1. Eg – BP for anti-HTN meds
2. Eg – Lung function tests for bronchodilators
3. Eg – INR for warfarin
4. EG – BG for oral hypoglycaemics
2. Application of TDM
a. Not necessary if no need for a drug to be individualised - Eg – penicillin for strep pharyngitis – the dose far exceeds any individual response
b. Unhelpful if serum conc not related to pharm effect – eg phenothiazines for psychosis
i. Exception is clozipine – low conc and ineffective requires incr dose
c. May be useful for narrow t.index where even a small incr may lead to toxicity
d. May be useful if event is potentially serious but occurs infrequently – eg epileptic seizures, cardiac arrhythmias
i. Phenytoin, Carbazemepine – low conc = high risk of seizures
e. Role in detecting non-compliance – ie if serum conc undetectable, it is unlikely the pt is taking their meds
f. Can help determine whether a sx is due to an adv effect or not
3. Timing of serum concentrations
a. Wait until steady state – 4-5 ½ lives
b. Commonly measure trough concentrations (consistent and reproducible)
i. Esp impt if short ½ life, less impt if long ½ life
4. TDM is essential with some meds due to risk of toxicity
a. Lithium
b. Aminoglycosides
c. Perhexiline (hepatotoxicity – if they reach this stage, likely fatal)
5. TDM is helpful (but not essential) in other meds (ie TDM not reqd if pt is doing well)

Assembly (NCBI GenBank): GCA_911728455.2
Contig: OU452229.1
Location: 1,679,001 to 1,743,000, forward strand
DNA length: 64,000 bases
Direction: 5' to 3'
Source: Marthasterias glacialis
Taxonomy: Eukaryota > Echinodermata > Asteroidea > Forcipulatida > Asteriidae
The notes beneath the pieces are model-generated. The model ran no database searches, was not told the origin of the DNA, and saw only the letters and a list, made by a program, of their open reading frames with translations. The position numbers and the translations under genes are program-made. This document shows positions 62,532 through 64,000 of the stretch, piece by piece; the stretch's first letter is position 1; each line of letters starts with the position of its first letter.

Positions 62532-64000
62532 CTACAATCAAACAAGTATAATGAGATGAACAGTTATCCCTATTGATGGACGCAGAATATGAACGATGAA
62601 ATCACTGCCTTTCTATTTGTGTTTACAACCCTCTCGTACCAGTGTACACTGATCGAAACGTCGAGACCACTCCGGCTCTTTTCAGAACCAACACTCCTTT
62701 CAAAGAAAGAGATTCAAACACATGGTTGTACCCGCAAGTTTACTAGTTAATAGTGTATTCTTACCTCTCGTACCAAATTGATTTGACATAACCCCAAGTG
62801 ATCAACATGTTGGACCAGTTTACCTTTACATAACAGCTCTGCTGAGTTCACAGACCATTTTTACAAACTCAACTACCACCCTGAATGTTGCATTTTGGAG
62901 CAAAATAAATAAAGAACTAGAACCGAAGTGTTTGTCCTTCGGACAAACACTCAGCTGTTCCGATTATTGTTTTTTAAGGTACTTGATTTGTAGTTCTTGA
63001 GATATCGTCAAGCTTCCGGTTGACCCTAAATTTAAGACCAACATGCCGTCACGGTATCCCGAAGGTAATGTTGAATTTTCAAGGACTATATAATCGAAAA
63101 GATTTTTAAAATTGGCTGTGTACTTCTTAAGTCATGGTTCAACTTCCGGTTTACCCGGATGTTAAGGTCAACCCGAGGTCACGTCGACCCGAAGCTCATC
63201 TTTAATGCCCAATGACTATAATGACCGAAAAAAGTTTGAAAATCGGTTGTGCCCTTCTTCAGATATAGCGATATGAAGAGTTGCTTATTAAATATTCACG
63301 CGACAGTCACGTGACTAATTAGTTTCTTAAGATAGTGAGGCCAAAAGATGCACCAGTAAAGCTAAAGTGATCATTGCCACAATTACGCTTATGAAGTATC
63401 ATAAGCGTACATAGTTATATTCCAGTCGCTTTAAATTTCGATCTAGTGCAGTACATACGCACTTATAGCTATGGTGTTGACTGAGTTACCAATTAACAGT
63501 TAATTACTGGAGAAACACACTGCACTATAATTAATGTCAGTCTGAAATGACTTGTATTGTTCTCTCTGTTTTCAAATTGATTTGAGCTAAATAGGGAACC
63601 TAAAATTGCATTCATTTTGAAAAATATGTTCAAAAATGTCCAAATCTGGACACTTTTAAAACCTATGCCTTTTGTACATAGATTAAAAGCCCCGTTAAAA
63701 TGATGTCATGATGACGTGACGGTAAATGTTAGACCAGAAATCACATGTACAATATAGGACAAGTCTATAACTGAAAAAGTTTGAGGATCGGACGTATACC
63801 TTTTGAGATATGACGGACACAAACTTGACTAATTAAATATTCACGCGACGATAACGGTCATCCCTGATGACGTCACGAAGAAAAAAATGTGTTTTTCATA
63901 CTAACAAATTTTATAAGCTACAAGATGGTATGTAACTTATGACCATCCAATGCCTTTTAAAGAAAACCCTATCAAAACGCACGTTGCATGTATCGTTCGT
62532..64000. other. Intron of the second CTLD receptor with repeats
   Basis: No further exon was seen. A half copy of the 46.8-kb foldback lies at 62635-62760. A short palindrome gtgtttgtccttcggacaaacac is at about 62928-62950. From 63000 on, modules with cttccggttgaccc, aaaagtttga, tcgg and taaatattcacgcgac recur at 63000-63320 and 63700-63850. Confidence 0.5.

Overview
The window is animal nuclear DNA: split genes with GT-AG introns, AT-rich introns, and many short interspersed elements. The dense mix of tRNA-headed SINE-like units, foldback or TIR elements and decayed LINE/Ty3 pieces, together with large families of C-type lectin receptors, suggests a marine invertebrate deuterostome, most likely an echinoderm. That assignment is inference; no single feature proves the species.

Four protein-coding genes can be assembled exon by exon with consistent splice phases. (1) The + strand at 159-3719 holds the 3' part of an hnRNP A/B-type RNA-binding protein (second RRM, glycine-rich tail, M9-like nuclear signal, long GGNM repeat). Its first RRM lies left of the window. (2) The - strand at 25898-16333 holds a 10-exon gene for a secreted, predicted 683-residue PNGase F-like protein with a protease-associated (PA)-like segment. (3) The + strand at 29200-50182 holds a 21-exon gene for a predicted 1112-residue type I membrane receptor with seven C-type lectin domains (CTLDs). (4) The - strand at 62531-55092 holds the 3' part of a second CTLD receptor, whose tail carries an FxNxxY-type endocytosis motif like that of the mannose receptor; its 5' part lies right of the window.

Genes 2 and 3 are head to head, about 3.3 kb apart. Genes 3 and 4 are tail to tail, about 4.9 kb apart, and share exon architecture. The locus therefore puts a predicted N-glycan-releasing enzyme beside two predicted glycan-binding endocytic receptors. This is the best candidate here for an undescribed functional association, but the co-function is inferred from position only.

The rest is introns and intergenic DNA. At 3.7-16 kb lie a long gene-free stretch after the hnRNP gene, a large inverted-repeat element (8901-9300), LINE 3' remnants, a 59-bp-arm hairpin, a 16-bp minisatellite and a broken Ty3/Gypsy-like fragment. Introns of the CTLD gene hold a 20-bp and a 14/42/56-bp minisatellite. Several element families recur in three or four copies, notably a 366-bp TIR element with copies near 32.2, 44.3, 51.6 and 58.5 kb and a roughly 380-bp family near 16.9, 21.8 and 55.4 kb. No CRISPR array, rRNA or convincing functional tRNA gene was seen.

a. Phenytoin
b. Carbamazepine
c. Theophylline
d. Digoxin
e. Cyclosporin – subtherapeutic levels means incr risk organ rejection
f. Clozapine
6. Lithium
a. Indication - BPAD (bipolar affective d/o)
b. 100% renal clearance
c. Narrow T.index – high risk of adv effects
d. Adv effects –
i. Mild – n/v, diarrhea, abdo pian, sedation
ii. Severe – dsyarthria, ataxia, seizures, coma
e. Conc can be incr by
i. Dehydration – incr renal tubule absorption of lithium
ii. Thiazides
iii. NSAIDs – incr lithium resportion
f. Monitor every 3-6 months (more often with intercurrent illness)
g. Measure trough levels (12 hours post dose)
h. Therapeutic range 0.6-1 mmol/L
7. Aminoglycosides (Gentamicin)
a. Ototoxicity – hearing/vestibular
b. Nephrotoxicity – acute tubular necrosis, small rise in creat common but severe RF can occur
c. If Gent >1 day – TDM essential
d. In young person, 2 doses/days of tx negligible effect (more risk with renal impairment)
e. OD dosing – conc should be negligible at 24 hrs (trough levels measured)
f. If measure 2x levels >4 hrs apart – can calc area under curve
8. Digoxin
a. Measure conc 6 hrs post dose
b. Absorption – Plasma – Cardiac Muscle
i. 2 hrs for absorption to plasma, 4 further hrs for absorption into cardiac mus
c. Conc = 1-2.6 nmol/L
d. DIG study – Digoxin in CHF/Sinus rhythm – Aim for lower end of therapeutic range assoc w improved survival
e. Give digoxin at night to facilitate testing the following morning
f. Wait 4-5 ½ lives for steady state – approx 1 wk
9. Theophylline
a. 3rd line med in a/w dis
b. 90% liver metab (1A2)
c. 4x variation in clearance in a normal popn
d. Clearance further decr in HF and concomitant…
e. Initiate tx w low dose + check conc at steady state (approx after 3 days)
f. Therap range 55-110 umol/L – but benefit may occur at lower concentrations
10. Phenytoin
a. Displays saturation kinetics
b. Most drugs have linear kinetics – ie double the dose = double the conc
c. Exceed capacity of the liver to metabolise and a small incr in dose may have large effect on conc
d. Small incremental changes in dose reqd
e. Long ½ life – wait 1-2 wks before checking conc after dose adjustment

Unless otherwise stated, the content of this page is licensed under Creative Commons Attribution-ShareAlike 3.0 License